Text Size
Decrease TextReset TextIncrease Text
Print
 

BCI Study

A Randomised Controlled Trial of a Brain-Computer Interface Based Intervention for the Treatment of Attention Deficit Hyperactivity Disorder (ADHD)  

Attention Deficit Hyperactivity Disorder (ADHD) is the most common psychiatric condition amongst children and adolescents seen at the Child Guidance Clinic (CGC) in Singapore. Community studies have found the prevalence of ADHD to be between 1.7% and 16%. Management of ADHD includes pharmacological and behavioural management. However, parents are often concerned about its side effects, including poor appetite, physical growth retardation and cardiovascular effects. Behavioural management, although important, has been shown to be less effective than pharmacological management.

Brain-computer interface (BCI) is a direct communication pathway between a human brain and an external device. IMH, in collaboration with A*Star and Duke-NUS Graduate Medical School, has developed a series of BCI-based training activities incorporating our patented attention detection technology, BrainpalTM, into interactive games for the treatment of ADHD. Through the BrainpalTM training sessions, this research study hopes to use an alternative, non-invasive and sustainable treatment modality for inattentive symptoms associated with Attention Deficit Hyperactive Disorder (ADHD). This may improve the child’s ability to concentrate on tasks.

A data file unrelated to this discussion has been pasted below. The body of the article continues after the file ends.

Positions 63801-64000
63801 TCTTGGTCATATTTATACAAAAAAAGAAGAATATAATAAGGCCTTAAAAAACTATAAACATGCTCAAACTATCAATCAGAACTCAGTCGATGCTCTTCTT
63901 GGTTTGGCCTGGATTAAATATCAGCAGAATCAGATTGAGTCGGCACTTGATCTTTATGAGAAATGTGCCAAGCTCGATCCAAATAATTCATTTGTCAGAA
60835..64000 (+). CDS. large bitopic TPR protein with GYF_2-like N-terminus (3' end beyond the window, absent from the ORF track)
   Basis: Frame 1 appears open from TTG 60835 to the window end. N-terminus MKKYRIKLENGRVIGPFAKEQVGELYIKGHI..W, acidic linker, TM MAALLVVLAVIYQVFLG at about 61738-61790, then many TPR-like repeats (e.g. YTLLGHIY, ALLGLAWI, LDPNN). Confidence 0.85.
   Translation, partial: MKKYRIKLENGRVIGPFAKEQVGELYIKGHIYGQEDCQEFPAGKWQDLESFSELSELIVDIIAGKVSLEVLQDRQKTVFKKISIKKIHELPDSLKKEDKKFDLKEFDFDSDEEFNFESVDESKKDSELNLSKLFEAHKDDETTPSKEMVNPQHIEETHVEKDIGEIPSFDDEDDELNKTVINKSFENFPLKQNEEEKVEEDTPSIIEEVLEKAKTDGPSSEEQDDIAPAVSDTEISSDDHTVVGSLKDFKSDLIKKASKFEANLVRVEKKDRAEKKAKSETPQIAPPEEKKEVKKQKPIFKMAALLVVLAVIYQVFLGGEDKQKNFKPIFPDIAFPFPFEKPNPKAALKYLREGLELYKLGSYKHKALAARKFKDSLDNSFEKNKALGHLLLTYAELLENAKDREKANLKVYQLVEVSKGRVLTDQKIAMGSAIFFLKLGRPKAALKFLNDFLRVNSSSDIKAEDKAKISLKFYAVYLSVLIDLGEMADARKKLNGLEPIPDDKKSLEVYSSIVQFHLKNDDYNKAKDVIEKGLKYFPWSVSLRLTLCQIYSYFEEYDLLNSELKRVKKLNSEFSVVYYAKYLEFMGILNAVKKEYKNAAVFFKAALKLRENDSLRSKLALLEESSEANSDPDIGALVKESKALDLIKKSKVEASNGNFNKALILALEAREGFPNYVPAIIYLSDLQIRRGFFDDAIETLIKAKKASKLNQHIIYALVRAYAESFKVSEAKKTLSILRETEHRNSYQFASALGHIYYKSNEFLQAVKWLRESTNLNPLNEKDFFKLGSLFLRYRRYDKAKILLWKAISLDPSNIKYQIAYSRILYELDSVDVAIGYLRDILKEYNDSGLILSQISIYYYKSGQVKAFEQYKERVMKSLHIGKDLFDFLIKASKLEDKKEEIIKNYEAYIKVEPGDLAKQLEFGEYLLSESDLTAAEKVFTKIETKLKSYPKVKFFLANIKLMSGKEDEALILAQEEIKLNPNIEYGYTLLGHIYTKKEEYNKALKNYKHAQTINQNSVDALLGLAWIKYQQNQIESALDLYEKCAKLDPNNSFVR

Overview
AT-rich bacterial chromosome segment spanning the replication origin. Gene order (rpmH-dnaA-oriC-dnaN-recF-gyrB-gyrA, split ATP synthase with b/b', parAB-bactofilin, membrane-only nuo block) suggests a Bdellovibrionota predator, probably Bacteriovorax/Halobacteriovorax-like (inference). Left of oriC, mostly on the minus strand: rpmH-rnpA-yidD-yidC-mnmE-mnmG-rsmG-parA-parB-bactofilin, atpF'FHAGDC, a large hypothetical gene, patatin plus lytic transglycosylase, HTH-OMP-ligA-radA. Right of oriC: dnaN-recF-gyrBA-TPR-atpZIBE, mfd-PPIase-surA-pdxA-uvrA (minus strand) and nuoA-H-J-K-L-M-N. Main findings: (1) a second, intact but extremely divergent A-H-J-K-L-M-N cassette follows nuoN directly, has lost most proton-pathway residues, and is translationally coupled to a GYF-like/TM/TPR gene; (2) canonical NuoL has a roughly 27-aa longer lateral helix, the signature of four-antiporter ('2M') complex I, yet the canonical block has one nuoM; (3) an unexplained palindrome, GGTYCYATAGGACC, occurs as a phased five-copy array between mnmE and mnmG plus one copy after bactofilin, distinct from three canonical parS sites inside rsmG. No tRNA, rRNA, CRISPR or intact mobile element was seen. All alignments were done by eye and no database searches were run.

This treatment modality, if efficacious for treating ADHD, is likely to be more acceptable to parents than medication or behavioural treatment. Children themselves are, also, more likely to enjoy this treatment and, hence, comply better. Funding for the study is supported by A*Star over a 2-year period. The project, led by Dr Lim Choon Guan, will be carried out in 2 phases. Participants will be recruited from both clinical and school settings. In Phase 1, 20 subjects with ADHD will be recruited to test the trial-related procedures. In Phase 2, 160 subjects with ADHD will be recruited and randomised to either intervention or control groups.

Principal Investigator:

  • Dr Lim Choon Guan, Institute of Mental Health

 Co-Principal Investigators:

  • A/Prof Daniel Fung, Institute of Mental Health
  • Prof Cheung Yin Bun, Singapore Clinical Research Institute 
  • Dr Zhao Yudong, Singapore Clinical Research Institute
  • Prof Krishnan, Ranga R., Duke-NUS Graduate Medical School
  • A/Prof Lee Tih-Shih, Duke-NUS Graduate Medical School
  • Dr Guan Cuntai, A*STAR Institute for Infocomm Research

A member of National Healthcare GroupWork Life Activeness AwardTUVTUV   Comm Chest Award 2012